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National Committee for Disaster Management Vice President Nhim Vanda (left) talks to Kampot Provincial Governor Khoy Khun Hour yesterday morning about flooding in the area.
National Committee for Disaster Management Vice President Nhim Vanda (left) talks to Kampot Provincial Governor Khoy Khun Hour yesterday morning about flooding in the area. PHOTO SUPPLIED

Floods wreak havoc

Residents of Kampot province continued to feel the devastating effects yesterday of widespread flooding in the area caused by the opening of the Kamchay Hydropower Dam, which has left thousands temporarily homeless and crippled local businesses.

Keo Vy, spokesman of the National Committee for Disaster Management (NCDM), said houses, markets and roads across Kampot town and five communes in the province’s Teuk Chhou district have been affected by the flooding.

“Until now, 1,760 houses … have been [completely] inundated and some people are being evacuated immediately to higher ground,” Vy said.

Chhun Chheun, chief of staff at Teuk Chhou district police station, said 3,600 families had been affected by the flooding, and hundreds of hectares of farmland had been destroyed as of yesterday morning.

“Authorities are using rowboats and motorboats to save and evacuate the people to safe ground” in the hills surrounding the area, he added.

Evacuees have sought shelter with relatives, or are sleeping under makeshift structures, while some families are still sleeping in their flooded homes, according to officials.

Local authorities said the widespread flooding began on Wednesday when the gates of Kamchay Hydropower Dam were opened to deal with heavy rainfall that risked filling it beyond its limit.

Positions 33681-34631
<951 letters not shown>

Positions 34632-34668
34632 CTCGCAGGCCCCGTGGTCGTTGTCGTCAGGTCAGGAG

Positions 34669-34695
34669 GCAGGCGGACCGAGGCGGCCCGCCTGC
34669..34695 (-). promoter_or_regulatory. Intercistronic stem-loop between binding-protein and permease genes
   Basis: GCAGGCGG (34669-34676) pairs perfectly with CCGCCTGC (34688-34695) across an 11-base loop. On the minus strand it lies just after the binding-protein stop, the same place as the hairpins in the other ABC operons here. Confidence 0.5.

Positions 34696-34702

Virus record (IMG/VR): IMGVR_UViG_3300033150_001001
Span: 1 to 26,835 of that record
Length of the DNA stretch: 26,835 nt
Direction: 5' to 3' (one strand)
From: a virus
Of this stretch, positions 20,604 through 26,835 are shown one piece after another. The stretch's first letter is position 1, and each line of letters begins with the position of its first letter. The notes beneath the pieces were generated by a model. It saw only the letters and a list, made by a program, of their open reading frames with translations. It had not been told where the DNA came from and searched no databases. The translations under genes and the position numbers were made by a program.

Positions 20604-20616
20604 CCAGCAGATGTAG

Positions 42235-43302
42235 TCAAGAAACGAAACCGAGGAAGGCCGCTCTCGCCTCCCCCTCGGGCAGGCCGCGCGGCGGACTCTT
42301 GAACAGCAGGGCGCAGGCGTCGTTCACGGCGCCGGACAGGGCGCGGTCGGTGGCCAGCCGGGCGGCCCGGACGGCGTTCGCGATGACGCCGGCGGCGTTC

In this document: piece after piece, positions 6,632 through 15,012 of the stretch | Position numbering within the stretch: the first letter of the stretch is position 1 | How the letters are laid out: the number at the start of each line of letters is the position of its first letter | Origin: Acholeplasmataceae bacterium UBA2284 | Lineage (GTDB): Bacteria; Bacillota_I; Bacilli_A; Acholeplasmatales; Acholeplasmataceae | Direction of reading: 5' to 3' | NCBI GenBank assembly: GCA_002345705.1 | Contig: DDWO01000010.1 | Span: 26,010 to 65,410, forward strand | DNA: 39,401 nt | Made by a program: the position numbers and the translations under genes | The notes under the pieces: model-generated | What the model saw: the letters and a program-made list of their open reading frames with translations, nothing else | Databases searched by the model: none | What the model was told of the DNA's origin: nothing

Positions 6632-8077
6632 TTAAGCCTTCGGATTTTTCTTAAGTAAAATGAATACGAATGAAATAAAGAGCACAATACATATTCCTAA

People affected by the flooding have hit out at officials for failing to give adequate warnings before releasing the water.

They “should have declared an emergency at least three days beforehand . . . so that we would be able to prepare our homes for the floods”, which could have saved valuable property and crops, said local fisherman Nak Sen.

The flooding has also temporarily crippled the local economy.

According to Soy Sinol, director of the province’s tourism department, the industry had been particularly hard hit by the flooding, which had destroyed a number of “tourist huts”.

Local entrepreneur E Ngearnviseth said he lost 10 of his 14 huts to the floods.

“I don’t know when I can build them again. It will take one or two years,” he said.

Kampot wasn’t alone in being affected by floods. Preah Sihanouk, Koh Kong, Banteay Meanchey and Battambang provinces are also experiencing the effects of considerable rainfall.

Weather conditions are expected to return to normal after today, according to the Ministry of Water Resources and Meteorology.

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